California Lt. Gov. Gavin Newsom takes the oath of office from Attorney General Kamala Harris, right, during an inauguration ceremony in Sacramento, Calif. Newsom says he will begin raising money to run for California governor in 2018. In a written announcement Wednesday, Feb. 11, 2015, the Democrat says he passionately believes "in the future of this great state." (AP Photo/Rich Pedroncelli)

The presidential election is 21 months away and no one has officially announced their candidacy. Meanwhile, an election 45 months away in California already has its first candidate.

Lt. Gov. Gavin Newsom (D) said in a statement Wednesday that he has "never been a fan of pretense or procrastination" -- that's putting it lightly -- and was creating a committee to run for California governor in 2018. He said the "reality" of running for governor in such a large state with 38 million people meant he had to "start raising resources now."

Running for statewide office in California can indeed be very expensive; the state has 12 media markets, and its last open gubernatorial race, in 2010, cost more than $213 million.

But no one in 2010, including Newsom who ran briefly before opting instead to run for lieutenant governor, announced their candidacy as early as he just did Wednesday. Former eBay CEO Meg Whitman (R) announced 21 months before, Newsom launched an exploratory commitee 28 months before (that was early back then), and the eventual winner, Jerry Brown (D), announced his committee 13 months before (though it was clear he was running for months beforehand). The last open, non-recall gubernatorial election before that was in 1998, and Gray Davis (D) announced his candidacy no earlier than 21 months before.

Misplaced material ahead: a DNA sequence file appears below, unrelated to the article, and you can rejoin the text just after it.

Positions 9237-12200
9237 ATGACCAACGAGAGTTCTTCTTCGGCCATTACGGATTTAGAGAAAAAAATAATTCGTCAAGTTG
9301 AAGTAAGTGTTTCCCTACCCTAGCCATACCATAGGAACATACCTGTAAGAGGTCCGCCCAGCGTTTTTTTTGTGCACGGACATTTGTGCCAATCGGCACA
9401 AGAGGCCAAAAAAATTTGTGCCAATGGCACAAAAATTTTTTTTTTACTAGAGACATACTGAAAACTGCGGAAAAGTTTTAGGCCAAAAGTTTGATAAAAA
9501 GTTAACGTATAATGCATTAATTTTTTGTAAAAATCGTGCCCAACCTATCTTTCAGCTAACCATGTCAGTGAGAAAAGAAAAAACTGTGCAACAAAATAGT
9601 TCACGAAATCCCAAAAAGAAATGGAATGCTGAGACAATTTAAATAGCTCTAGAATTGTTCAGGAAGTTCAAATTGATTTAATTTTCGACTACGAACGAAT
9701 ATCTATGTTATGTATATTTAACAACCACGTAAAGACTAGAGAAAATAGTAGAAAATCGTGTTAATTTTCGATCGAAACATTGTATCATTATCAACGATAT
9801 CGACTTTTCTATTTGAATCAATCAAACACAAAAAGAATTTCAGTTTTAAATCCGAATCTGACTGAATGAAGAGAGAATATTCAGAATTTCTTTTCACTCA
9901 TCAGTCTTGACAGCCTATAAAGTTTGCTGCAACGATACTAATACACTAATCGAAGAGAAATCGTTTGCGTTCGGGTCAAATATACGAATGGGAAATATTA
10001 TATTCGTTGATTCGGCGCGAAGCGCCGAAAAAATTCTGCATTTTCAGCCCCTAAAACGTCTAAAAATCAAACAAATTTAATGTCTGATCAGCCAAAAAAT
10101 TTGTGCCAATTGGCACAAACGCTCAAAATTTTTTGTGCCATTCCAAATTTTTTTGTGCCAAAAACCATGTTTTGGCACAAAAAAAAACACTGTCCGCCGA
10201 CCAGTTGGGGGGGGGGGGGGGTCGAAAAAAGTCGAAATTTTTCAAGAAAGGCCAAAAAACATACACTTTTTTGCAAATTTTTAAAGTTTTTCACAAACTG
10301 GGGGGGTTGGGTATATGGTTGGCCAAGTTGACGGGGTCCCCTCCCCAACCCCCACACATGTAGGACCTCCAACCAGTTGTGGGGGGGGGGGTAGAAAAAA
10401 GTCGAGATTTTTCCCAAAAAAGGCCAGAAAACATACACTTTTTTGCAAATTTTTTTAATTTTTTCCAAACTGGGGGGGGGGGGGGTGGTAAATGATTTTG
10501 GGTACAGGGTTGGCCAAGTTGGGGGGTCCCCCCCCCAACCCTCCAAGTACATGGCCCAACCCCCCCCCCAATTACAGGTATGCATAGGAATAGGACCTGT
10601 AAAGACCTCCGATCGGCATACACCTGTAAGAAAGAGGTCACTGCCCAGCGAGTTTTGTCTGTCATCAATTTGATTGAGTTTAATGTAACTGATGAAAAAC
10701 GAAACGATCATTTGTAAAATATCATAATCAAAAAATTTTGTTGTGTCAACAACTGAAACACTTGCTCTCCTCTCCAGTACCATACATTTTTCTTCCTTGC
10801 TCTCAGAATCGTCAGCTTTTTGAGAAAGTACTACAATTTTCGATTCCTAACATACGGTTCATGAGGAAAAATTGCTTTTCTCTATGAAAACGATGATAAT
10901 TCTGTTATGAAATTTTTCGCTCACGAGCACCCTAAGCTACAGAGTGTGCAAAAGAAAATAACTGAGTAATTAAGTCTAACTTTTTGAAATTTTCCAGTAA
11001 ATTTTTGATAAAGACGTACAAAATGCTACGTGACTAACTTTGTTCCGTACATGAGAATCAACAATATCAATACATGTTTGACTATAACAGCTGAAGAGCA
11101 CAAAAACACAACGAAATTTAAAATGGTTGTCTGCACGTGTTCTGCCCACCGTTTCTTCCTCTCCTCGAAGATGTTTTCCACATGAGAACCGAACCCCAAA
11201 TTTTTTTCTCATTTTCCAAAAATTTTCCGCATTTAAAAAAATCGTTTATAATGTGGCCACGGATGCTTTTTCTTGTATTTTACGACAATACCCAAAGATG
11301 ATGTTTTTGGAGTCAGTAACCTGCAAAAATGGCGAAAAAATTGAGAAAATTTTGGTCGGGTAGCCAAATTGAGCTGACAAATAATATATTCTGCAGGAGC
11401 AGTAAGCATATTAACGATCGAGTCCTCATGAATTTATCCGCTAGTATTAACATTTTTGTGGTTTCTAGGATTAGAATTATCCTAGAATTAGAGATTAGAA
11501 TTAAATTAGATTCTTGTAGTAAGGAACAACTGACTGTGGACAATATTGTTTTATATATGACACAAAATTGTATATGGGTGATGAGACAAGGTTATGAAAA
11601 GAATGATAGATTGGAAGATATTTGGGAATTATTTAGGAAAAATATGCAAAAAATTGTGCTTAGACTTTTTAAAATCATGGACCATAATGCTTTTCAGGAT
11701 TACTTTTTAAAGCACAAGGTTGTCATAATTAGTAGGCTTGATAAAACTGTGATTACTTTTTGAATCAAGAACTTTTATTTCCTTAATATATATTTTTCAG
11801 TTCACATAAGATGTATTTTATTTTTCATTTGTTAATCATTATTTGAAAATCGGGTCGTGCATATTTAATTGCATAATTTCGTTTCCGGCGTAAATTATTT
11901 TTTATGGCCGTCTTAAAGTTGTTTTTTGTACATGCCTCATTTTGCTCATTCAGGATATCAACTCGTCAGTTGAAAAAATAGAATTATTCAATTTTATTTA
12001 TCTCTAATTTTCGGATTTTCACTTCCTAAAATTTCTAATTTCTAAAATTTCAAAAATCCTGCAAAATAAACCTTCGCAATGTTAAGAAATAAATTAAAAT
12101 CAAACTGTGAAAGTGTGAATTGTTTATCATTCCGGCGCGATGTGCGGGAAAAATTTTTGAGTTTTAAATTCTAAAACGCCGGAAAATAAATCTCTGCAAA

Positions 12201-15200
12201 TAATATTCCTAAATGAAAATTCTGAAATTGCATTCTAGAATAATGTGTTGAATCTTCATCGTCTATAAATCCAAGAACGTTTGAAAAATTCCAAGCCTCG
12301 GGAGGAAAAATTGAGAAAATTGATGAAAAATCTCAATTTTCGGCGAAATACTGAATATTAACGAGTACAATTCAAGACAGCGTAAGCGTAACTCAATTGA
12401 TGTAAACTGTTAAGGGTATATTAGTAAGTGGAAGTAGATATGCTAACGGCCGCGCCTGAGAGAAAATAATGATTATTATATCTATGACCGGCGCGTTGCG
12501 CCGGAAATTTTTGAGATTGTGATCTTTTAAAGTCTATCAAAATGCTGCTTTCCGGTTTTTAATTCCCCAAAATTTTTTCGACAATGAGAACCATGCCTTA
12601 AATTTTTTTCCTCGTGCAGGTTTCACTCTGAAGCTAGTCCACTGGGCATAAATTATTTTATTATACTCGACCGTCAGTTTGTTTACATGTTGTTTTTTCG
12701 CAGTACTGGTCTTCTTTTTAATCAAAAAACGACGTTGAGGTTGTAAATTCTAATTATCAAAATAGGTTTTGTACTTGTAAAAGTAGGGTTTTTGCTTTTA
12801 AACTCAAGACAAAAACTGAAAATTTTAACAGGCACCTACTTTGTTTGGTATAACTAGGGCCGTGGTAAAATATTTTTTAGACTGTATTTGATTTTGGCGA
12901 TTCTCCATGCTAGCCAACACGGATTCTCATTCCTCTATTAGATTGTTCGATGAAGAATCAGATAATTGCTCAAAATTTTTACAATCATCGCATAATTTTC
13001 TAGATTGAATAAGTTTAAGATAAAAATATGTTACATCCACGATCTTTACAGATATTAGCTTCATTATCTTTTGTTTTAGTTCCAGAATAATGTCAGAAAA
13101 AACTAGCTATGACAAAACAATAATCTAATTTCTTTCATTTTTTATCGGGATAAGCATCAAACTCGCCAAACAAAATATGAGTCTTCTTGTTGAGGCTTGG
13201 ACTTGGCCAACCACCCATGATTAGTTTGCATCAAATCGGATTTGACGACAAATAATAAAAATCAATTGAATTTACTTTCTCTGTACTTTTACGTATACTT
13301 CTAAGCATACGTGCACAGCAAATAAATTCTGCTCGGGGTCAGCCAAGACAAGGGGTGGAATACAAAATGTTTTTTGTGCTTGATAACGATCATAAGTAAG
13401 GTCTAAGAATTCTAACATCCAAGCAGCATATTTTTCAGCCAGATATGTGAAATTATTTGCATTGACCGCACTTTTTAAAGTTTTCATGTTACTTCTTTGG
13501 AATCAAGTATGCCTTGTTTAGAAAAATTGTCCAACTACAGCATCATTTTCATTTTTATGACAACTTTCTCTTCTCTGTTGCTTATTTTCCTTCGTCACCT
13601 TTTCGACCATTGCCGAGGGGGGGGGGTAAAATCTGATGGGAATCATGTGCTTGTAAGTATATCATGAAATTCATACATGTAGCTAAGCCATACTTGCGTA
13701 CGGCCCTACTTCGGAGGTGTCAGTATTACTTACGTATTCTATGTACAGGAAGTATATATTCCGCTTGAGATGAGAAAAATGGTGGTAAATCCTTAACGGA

California Democrats have experienced a bottleneck, as up-and-coming Democrats have had to patiently wait for their governor and U.S. senators to retire or be termed out of office to run for their seats. There was once speculation that Newsom and Attorney General Kamala Harris (D) would face off against each other for the governor's mansion in 2018, but when Sen. Barbara Boxer (D) announced last month she would not seek reelection in 2016, Harris said she would run to replace her instead.

So far, Harris has managed to box out potential Democratic opponents. She announced her run almost immediately — less than a week after Boxer said she would be stepping down — and began raising money. She's picked up endorsements from members of Congress including Sen. Elizabeth Warren (D-Mass.).

Newsom stating his own intentions four years early seems like a similar move, marking the seat for himself before others begin planning to do so in earnest. He also has the advantage of having a light workload. Newsom suggested in his statement that he doesn't expect the 2018 race to distract him from his duties as lieutenant governor, which before taking office he called "a largely ceremonial post ... with no real authority and no real portfolio."

It's something other possible opponents with more demanding day jobs, like Los Angeles Mayor Eric Garcetti (D), state Treasurer John Chiang (D) and several members of the state's U.S. House delegation, won't have. Nobody is going to be able to match Newsom's head start.